Plump got its start in 2001 by losing a battle of the bands to a metal act, something they attribute to a lack of laser lights and platform shoes. Since then, they have carved out a niche as one of the hardest-working jam bands in Houston. Often playing upwards of 75 shows a year, a solid Best Funk nominee several times, Plump tours widely all over the country, laying down a gumbo of rock, jazz, soul and a host of other booty-shaking audio. Jef With One F

The Snake Charmers (4:35 p.m.)
Nominated In: Best Blues
Rockin', swingin', bluesy foursome The Snake Charmers is a solid group whose members have all been intimately connected with music since they were still in diapers. Marie Angell's smooth, soulful vocals, Will Blumentritt's Southern-rock inspired bass lines, Eric Blumentritt's inventive drums and Larry Meeker's rock-and-roll-infused guitar skills are a potent combination that has made the family band a favorite blues act in Houston since 2002. Their latest album is Been Gone So Long. Jef With One F

Spain Colored Orange (5:30 p.m.)
Nominated In: Best Indie Rock
A pop band with a trumpet player might sound like a ludicrous idea to the average listener, but Spain Colored Orange proves it can work. The group's fearlessness at experimenting with sounds not usually found together has paid off in multiple HPMA wins. Although SCO admits their energy doesn't quite come through on albums like last year's Sneaky Like a Villain as much as it does live, that's more a compliment to their laser-lit shows than a slight to the recordings. Matthew Keever

4115 Washington

YokoMono (2 p.m.)
Nominated In: Best Latin Contemporary
YokoMono should be sitting pretty at the top of David Byrne's world music label, Luaka Bop, because its infectious blend of Latin rhythms and myriad rock forms would fit perfectly on Byrne's eclectic roster. The post-Chango Jackson brainchild of Moises Alanis, YokoMono deftly weaves sultry rhythms into squalls of psychedelic feedback, locks the funk grooves of all-star bassist Rozz Zamorano into classic rock could-have-beens, and seduces with the smooth assertiveness of Alanis's attractive vocals. If you need to learn Spanish, YokoMono immersion learning is a hell of a way to do it. Nicholas L. Hall

Lee Alexander (2:55 p.m.)
Nominated In: Local Musician of the Year, Best Male Vocals, Best Songwriter, Best Folk
Listening to multi-instrumentalist Lee Alexander is a lot like taking a leisurely stroll through about a century of American popular music. Since 2006 debut Out of Place, Alexander has earned a reputation as both a strikingly original voice and an able torch-bearer for a broad handful of American musical idioms, layering Nilsson-esque pop-standard fare, dusty country ballads, the occasional bluesy stomp, touches of jazz classicism and damn near anything else he wants. Last year Alexander returned to the Houston scene after a brief hiatus, and released second album Mayhaw Vaudeville. Nicholas L. Hall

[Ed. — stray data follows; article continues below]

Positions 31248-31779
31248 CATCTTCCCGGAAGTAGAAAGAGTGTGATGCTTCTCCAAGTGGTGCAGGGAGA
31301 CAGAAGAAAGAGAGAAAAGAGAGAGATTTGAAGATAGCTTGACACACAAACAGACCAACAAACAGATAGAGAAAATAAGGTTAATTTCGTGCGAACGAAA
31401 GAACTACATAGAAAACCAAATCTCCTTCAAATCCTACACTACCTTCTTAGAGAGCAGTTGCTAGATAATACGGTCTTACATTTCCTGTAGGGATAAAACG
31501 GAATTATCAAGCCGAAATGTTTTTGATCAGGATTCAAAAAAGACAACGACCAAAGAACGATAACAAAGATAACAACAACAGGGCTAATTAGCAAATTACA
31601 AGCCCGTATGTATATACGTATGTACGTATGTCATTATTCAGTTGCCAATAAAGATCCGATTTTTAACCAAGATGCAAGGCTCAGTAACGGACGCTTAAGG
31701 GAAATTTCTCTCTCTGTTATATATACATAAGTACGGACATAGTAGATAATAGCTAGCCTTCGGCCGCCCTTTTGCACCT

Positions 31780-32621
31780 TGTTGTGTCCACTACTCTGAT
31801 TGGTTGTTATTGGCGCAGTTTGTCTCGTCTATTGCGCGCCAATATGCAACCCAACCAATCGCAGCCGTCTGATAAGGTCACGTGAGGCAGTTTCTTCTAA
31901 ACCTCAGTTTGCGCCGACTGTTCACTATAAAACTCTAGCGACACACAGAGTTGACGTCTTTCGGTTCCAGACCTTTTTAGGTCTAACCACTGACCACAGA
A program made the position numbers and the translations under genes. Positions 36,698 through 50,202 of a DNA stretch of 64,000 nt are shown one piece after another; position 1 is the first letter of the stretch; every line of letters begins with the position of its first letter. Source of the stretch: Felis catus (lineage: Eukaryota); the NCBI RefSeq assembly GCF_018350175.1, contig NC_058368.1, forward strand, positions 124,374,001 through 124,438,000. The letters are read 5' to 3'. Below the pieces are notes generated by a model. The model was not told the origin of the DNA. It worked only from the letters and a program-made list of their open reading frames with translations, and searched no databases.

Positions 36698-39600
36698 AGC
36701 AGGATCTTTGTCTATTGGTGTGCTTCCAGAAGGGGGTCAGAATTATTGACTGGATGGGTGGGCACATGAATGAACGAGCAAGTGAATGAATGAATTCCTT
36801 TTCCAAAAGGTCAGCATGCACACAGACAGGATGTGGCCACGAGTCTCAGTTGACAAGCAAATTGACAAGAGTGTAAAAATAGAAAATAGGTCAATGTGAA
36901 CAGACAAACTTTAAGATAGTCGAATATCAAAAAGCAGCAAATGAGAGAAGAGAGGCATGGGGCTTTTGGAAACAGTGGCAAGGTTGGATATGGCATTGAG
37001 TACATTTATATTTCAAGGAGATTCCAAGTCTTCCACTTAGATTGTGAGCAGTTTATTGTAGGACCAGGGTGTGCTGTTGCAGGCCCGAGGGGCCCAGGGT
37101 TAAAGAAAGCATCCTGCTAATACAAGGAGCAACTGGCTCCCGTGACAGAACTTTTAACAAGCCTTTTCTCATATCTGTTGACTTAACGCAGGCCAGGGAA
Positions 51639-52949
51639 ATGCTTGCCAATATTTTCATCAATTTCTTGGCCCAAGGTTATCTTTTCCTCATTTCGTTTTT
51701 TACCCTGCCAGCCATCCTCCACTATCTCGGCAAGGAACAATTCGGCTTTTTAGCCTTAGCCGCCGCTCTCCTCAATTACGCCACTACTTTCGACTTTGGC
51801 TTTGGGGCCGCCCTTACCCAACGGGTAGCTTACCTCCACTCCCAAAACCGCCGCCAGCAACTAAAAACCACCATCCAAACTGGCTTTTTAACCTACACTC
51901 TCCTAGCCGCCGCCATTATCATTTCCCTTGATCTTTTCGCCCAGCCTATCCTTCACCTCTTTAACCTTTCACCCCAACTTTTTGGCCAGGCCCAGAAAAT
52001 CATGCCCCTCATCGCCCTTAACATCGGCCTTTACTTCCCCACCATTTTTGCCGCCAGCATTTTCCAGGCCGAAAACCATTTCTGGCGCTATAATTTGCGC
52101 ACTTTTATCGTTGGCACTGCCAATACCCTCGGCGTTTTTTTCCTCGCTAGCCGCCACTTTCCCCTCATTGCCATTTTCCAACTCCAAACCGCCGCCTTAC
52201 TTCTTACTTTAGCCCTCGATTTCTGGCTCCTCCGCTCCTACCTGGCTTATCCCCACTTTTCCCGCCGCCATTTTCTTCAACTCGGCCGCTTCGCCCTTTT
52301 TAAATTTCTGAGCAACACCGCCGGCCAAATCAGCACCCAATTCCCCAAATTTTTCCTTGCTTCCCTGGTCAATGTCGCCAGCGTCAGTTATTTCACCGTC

Female Demand (3:50 p.m.)
Nominated In: Best Hardcore/Noise
Technicolor duo Female Demand never met a room they couldn't decimate with just four arms and four legs. Walking into a room where the Demand is playing is like entering a steam bath. Kids are screaming and dancing while they surround the band on the floor, and you feel like you're at some primal scream therapy. Pick up their last two EPs to start a party of your own. Craig Hlavaty

Staci's Edge (4:35 p.m.)
Nominated In: Best Rock
These relative newcomers formed in 2008, but their sultry take on driving blues and gritty rock earned the band instant cred. Staci's Edge excels at the kind of mid-tempo rumblers you'd expect to find stomped out by the house band at a border-town honky-tonk, filled with all the emotional and visceral punch of a life lived hard, and chronicled 12 bars at a time. Front woman Staci Butler carries a torch-worthy set of pipes, and matches them with a deft hand on six strings. The band's debut album, I've Got It All, is expected to drop next month. Nicholas L. Hall

Hollywood F.L.O.S.S. (5:30 p.m.)
Nominated In: Best Underground Hip-Hop
Hollywood F.L.O.S.S., whose influences range from Andre 3000 and Nas to Prince and Sade, is part of a new generation of Southern rap that mixes eclectic, meaningful music with conscious and dynamic lyrics. Unlike many of his peers, F.L.O.S.S. also performs with a live band. Since hitting the music scene in 2006, he's put out various original projects such as Art of Fiscal Intelligence, Xperiment Volume 1 and his latest opus, House of Dreams. Preceding the death of his cousin, he vowed to pursue a music career, and has made true on that promise. Matthew Keever

5120 Washington

Free Radicals (2 p.m.)
Nominated In: Best Jazz
Free Radicals has won seven — that's right, seven — HPMA Best Jazz awards. That's great and all, but also a little misleading. If jazz is a very insular type of music that tends to push or pull people into strongly differentiated camps, that makes Free Radicals almost anti-jazz. The band unites wildly disparate musical ideologies (klezmer next to funk next to krautrock) and produces an unspeakable amount of energy live, making it damn near impossible to walk past a Free Rads show without being drawn in. Nicholas L. Hall

Ellypseas (2:55 p.m.)
Nominated In: Best Progressive Rock, Best Miscellaneous Instrument (Lizzo, flute)